8. Oneika says:

    I loved this post.

  9. Megan says:

    Beautiful post. Excellent mantra. It reminded me to do the same thing as I walk out into my world today. Thanks for sharing.

  10. Pingback: WELCOME HOME « hastywords

  11. byjanine says:

    I think I will try this one. It is definitely different to just be present, and living in the present.

  12. You have such a good point. Nowadays I don’t even remember why I walk into a room anymore. Congrats on FP! ~ nerdwithtaste.wordpress.com

  13. What a truly beautiful and inspiring post. I need to adopt your mindset.

  14. Lakshmi Loves To Shop says:

    I love your post…I can relate to the monkey mind in savasana…I get that too 🙂

  15. artclubblog says:

    I really enjoyed your post. I also find quieting the mind and practising presence very challenging. Ah, the wandering mind! I will try your advice…breath in, breath out.

  16. Maria says:

    I’ve heard it’s not a good idea to regret past decisions (no matter how poor they may seem now) because at some point it was what you thought you needed. Being mindful isn’t difficult but it is easy to forget to do it and so we discover the empty cup without memory of having taken a drink. Breath in, breath out, yes and be in the moment before it vanishes. 🙂

  17. I loved your post. I need to do some yoga this season, as well. It has been a while but I used to do Bikram.

  18. notquiteold says:

    I love Yoga. I’ve been practicing for more than eleven years. But my mind is everywhere but in the present. But every one in a while… there I am! And even if it is for one second, it is amazing.

  19. binvested says:

    I have praticed this in the past, and will still go back to it time and again. Thankyou for reminding me. Enjoyed your post.

  20. luvnorcal says:

    I love how it’s snowing on your blog, how do you do that? Or is this some crazy WordPress feature I didn’t know about? Anyway, great post. I can totally relate, as I am exactly the same way. It’s hard to let go of a thought, or not feel bad about a mistake, or daydream about the future. I find when I’m present in the moment, and not worrying about what has happened or what wil happen, then I am really productive and I come home at the end of the day feeling happy, and maybe even refreshed (if I’m not in traffic for 45 mins). Yoga is really great for centering you mind… good that you continue to work at it!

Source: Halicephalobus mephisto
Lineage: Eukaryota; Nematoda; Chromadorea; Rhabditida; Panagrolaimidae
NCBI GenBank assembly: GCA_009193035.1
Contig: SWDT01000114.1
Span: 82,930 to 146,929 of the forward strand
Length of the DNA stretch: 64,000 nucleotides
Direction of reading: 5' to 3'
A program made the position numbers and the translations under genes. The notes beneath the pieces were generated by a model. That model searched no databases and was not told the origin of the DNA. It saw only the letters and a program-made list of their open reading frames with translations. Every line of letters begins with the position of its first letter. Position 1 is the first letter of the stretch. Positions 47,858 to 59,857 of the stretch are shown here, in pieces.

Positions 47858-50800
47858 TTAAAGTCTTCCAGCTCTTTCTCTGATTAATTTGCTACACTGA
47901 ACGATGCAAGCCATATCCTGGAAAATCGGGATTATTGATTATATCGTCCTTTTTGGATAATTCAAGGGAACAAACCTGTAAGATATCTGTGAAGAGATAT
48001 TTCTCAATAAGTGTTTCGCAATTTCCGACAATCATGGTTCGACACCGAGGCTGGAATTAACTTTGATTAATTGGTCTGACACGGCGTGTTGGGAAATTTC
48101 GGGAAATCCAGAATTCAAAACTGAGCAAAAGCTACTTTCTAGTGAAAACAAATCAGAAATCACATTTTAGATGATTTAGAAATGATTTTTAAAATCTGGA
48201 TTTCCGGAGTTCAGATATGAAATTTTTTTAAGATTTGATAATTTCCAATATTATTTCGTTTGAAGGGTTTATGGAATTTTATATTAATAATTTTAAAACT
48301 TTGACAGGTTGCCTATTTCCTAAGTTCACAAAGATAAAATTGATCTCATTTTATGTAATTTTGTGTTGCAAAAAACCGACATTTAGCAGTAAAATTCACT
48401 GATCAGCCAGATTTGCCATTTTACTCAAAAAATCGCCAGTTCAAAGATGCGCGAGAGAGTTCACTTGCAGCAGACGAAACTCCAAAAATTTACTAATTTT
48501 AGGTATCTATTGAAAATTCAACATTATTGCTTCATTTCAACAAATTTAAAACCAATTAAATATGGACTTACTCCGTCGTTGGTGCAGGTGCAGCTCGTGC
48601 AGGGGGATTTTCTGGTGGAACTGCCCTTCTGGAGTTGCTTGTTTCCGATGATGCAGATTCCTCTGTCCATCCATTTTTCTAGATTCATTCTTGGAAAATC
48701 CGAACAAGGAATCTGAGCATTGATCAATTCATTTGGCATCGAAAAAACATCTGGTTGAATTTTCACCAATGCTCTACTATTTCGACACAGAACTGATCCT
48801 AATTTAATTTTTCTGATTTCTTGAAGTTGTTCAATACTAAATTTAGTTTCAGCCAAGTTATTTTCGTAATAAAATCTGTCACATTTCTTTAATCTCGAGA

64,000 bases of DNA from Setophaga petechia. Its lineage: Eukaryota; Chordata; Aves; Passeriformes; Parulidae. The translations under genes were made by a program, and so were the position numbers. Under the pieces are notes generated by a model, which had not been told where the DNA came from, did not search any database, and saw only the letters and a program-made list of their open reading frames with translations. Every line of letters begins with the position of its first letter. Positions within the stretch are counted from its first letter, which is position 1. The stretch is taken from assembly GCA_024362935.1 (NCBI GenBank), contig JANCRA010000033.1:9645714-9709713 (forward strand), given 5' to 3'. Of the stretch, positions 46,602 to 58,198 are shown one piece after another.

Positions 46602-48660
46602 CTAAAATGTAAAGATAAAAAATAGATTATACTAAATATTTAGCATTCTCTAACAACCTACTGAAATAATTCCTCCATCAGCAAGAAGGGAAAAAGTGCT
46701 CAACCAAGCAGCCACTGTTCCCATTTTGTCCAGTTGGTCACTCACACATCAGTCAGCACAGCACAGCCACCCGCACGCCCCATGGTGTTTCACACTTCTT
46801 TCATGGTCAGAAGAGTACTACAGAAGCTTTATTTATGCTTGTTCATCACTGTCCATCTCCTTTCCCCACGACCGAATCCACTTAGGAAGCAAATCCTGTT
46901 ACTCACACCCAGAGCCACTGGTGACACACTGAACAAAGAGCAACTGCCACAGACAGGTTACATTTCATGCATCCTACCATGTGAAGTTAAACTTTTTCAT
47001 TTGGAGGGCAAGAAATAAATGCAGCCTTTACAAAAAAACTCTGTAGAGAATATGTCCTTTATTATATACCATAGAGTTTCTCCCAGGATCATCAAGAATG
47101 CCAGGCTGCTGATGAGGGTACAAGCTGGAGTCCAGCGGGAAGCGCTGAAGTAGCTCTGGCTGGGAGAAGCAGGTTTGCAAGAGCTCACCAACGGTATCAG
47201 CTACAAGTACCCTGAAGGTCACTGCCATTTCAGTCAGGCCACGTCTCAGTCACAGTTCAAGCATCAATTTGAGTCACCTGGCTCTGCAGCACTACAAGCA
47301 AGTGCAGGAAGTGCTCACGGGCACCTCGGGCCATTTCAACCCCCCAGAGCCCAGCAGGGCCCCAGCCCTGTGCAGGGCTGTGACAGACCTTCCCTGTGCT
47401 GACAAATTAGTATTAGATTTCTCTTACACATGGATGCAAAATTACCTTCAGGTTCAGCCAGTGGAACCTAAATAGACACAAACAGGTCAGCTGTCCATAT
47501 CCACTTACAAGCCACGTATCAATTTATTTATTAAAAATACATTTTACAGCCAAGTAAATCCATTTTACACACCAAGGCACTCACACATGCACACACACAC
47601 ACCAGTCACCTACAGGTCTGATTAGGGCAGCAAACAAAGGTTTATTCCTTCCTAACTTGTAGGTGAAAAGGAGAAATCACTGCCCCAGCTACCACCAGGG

21. dsmythjr says:

    Excellent. Yoga and meditation are difficult skills to master. Quieting your mind can seem impossible at times.

  22. swalia says:

    ‘Living in the present’ has been instrumental in transforming my life. Breath in, breath out helps in bringing the mind back to present moment. Thanks for the amazing post.

  23. Sometimes breathing takes effort! Great post

  24. natskado says:

    I really wanted to click “like” button more than once as I felt sympathy with what you said! I think I’ve got a great tip to be “for presence”. Thanks!

  25. SevenSix says:

    I really enjoyed reading through your post and can’t wait for part two! I, like so many of us I suspect, have trouble with a racing mind. I learned the “breathe in, breather out” mantra from my mother (who is into yoga though I am not) and I use it primarily when I’m trying to get to sleep. I obsess over embarrassing things (I think) I’ve done, worry about the day I’ll have to wake up to, and generally let my anxieties get the better of me sometimes. But then I squeeze my stuffed spherical rabbit a bit tighter (yes, I am a grown woman who sleeps with a stuffed toy and is not ashamed to share it with the world! Or at least, you.) and just “breathe in, breather out” until I fall asleep or at least my racing mind slows down to a manageable pace and decides to focus on my dreams instead of my perceived shortcomings.

    But enough about me, this was meant to just tell you that I thoroughly enjoyed your post and eagerly await the next installment.

    • ellyn0991 says:

      Yes, I’ve found it’s a GREAT way to help control anxiety, and I do this all the time when I’m trying to sleep as well.

      Your spherical rabbit sounds wonderful!

  26. jude840 says:

    A nice reminder to live life in the moment. I’m looking at my dog just now and she lives her whole life in the moment. No worries about where her next meal is going to come from, she will just lie there on the sofa entirely at ease until some new thing comes along to demand her attention. I sometimes wish I was a dog 😉

  27. blowingoffsteamandmore says:

    I am guilty of living each day just to get through it and to the next. With two small children life is a blur and I fear one day I wake up 80 years old and have NO idea what I did all those years. I love this mantra and I am going to try to apply it. Thank you for sharing. 🙂

  28. Pingback: I breathe in, I breathe out-taking time to feel, let go, let live, and let thyself Evolve « Fluxstruck

  29. Sony Fugaban says:

    This will be my mantra for next year.

  30. acarolinalife says:

    Great post, wonderful reminder and thoughts!

  31. Pingback: The Green Eyed Monster | foreverstartingyoga

  32. Jess says:

    Very well written, so much truth in your words.I can totally relate to this post. Being fully present to taste the beauty of being alive, it is so hard to stop and just be sometimes. But we try. 🙂 namaste ❤

  33. Dragonflyboy says:

    Reblogged this on nealstotts.